As the 1980s ended, however, violence-prone radical groups also suffered setbacks and found themselves under increased pressure from the courts, police, and public and student opinion. The deaths of seven police officers in a fire set by student demonstrators in Pusan in May 1989, the arrest of Chondaehyop leaders on National Security Act charges stemming from the unauthorized travel of a member of the organization to P'yongyang over the summer, and the beating to death of a student informer by activists at one university in Seoul in October contributed to this pressure. In student council elections throughout the country in late 1989, students at many campuses defeated student council officers associated with the Chondaehyop's "national liberation" strategy, often replacing them with other leaders who favored a "people's democracy" approach, emphasizing organizational work among farmers and the labor movement over violent assaults on symbolic targets, at least for the near term.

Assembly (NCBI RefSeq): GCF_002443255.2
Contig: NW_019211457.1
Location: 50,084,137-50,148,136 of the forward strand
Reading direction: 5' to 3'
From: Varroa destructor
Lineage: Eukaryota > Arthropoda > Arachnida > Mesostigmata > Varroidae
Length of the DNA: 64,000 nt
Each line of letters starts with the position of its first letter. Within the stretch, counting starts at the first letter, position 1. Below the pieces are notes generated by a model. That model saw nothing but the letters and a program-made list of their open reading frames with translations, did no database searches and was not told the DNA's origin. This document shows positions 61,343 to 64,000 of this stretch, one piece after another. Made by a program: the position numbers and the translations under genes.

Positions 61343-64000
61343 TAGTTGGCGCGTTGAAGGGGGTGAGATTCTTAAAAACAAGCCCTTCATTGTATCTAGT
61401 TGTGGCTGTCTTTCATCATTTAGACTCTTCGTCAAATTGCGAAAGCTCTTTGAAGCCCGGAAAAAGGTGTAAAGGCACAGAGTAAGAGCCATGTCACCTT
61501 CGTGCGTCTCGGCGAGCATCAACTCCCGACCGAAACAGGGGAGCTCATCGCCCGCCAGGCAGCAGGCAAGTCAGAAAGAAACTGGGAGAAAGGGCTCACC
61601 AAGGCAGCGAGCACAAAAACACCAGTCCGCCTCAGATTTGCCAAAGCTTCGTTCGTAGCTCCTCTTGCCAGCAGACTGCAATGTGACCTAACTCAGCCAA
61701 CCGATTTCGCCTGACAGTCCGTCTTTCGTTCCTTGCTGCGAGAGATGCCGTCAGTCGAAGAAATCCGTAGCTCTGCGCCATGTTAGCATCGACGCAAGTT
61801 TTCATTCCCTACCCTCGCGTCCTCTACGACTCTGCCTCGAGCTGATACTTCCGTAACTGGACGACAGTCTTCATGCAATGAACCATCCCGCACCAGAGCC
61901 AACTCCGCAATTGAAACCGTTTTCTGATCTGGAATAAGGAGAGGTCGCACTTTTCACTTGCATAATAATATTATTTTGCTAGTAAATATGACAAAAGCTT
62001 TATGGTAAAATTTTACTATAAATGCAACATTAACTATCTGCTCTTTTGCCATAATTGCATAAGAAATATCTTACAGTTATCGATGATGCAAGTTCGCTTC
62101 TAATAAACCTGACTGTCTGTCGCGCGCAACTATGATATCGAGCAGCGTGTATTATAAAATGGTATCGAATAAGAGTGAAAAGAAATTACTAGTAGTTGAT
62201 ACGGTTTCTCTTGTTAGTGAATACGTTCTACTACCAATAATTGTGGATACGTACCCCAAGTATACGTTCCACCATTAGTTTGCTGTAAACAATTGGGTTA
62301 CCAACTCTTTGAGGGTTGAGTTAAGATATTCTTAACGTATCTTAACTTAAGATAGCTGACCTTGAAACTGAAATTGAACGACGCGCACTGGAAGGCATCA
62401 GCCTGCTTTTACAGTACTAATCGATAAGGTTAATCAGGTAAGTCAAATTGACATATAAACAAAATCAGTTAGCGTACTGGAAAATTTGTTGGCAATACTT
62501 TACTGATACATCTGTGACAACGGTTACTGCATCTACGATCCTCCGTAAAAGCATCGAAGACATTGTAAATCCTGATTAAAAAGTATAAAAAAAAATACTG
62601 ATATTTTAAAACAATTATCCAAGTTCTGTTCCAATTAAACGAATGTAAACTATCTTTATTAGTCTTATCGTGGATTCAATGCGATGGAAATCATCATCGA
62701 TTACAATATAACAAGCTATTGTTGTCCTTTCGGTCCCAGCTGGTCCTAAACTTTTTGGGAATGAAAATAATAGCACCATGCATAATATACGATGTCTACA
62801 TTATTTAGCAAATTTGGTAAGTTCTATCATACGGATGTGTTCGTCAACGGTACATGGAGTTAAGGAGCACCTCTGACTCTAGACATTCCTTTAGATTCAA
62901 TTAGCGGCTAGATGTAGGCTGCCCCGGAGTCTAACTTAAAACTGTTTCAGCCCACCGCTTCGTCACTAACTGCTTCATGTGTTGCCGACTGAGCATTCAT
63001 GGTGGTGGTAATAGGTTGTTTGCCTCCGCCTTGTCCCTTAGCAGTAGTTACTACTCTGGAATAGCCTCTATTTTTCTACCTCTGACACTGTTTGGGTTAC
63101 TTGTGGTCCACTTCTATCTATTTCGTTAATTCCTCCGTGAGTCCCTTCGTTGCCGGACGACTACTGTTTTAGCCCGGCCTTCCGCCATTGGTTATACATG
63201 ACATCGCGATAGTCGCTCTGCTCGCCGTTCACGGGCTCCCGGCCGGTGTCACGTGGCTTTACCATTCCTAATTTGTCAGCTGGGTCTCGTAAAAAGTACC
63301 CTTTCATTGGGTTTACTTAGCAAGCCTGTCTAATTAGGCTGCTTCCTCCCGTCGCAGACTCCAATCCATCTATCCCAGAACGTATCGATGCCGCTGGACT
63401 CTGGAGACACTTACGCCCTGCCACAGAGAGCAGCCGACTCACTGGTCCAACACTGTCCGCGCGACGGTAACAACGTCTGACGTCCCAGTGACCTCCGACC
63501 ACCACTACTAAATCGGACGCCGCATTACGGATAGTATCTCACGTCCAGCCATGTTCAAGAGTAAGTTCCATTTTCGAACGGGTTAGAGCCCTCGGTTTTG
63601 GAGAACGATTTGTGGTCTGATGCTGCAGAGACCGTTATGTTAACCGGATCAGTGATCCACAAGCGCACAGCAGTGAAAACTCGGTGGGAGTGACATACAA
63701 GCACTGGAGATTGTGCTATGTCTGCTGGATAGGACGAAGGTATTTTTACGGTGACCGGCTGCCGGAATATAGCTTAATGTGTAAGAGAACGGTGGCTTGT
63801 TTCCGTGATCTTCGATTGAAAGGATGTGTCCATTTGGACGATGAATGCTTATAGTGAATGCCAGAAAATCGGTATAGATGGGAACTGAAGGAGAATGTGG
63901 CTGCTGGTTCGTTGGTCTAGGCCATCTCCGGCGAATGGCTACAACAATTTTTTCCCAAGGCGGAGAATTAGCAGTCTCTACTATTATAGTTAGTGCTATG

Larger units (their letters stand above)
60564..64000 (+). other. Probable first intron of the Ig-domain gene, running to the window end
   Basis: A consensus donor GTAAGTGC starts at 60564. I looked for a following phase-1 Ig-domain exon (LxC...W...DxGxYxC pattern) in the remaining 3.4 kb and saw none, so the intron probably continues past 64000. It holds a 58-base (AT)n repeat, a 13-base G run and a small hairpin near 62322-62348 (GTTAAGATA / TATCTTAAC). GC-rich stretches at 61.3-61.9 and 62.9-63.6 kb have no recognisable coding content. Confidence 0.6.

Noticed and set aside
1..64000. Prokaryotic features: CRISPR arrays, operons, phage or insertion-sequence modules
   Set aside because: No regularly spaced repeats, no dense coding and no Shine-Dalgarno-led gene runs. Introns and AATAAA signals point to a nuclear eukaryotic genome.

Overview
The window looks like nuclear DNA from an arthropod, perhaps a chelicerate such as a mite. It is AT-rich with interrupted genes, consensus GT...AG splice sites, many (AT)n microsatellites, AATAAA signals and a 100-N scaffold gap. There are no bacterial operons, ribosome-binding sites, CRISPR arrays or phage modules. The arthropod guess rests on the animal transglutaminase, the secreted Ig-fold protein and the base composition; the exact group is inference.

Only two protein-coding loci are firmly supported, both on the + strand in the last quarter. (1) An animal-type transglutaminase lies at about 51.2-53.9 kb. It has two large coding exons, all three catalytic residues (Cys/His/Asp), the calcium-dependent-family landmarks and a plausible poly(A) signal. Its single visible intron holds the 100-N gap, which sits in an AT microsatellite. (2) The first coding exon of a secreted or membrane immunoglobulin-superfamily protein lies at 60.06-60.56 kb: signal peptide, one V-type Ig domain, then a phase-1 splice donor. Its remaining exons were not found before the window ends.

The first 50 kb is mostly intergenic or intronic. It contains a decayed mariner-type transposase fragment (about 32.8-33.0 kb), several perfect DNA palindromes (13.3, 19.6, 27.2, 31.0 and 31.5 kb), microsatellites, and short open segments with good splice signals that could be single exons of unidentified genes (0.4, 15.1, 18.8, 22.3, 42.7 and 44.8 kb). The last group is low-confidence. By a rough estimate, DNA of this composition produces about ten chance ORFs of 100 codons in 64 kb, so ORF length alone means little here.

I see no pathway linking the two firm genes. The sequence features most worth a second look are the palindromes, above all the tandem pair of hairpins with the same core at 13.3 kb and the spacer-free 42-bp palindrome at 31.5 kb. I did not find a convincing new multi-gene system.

Many South Korean commentators interpreted the outcome of the 1989 campus elections as a renunciation of violent methods or as a turn away from radical student activism. Other observers noted, however, the ideological and organizational complexity of "people's democracy" elements, some of which had in the past equaled or exceeded Chondaehyop's commitment to violent activism. As the 1990s began, it seemed likely that at least some radical elements, though perhaps increasingly driven underground like their counterparts in Japan, would remain committed to the use of violence as a political tool.
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Source: U.S. Library of Congress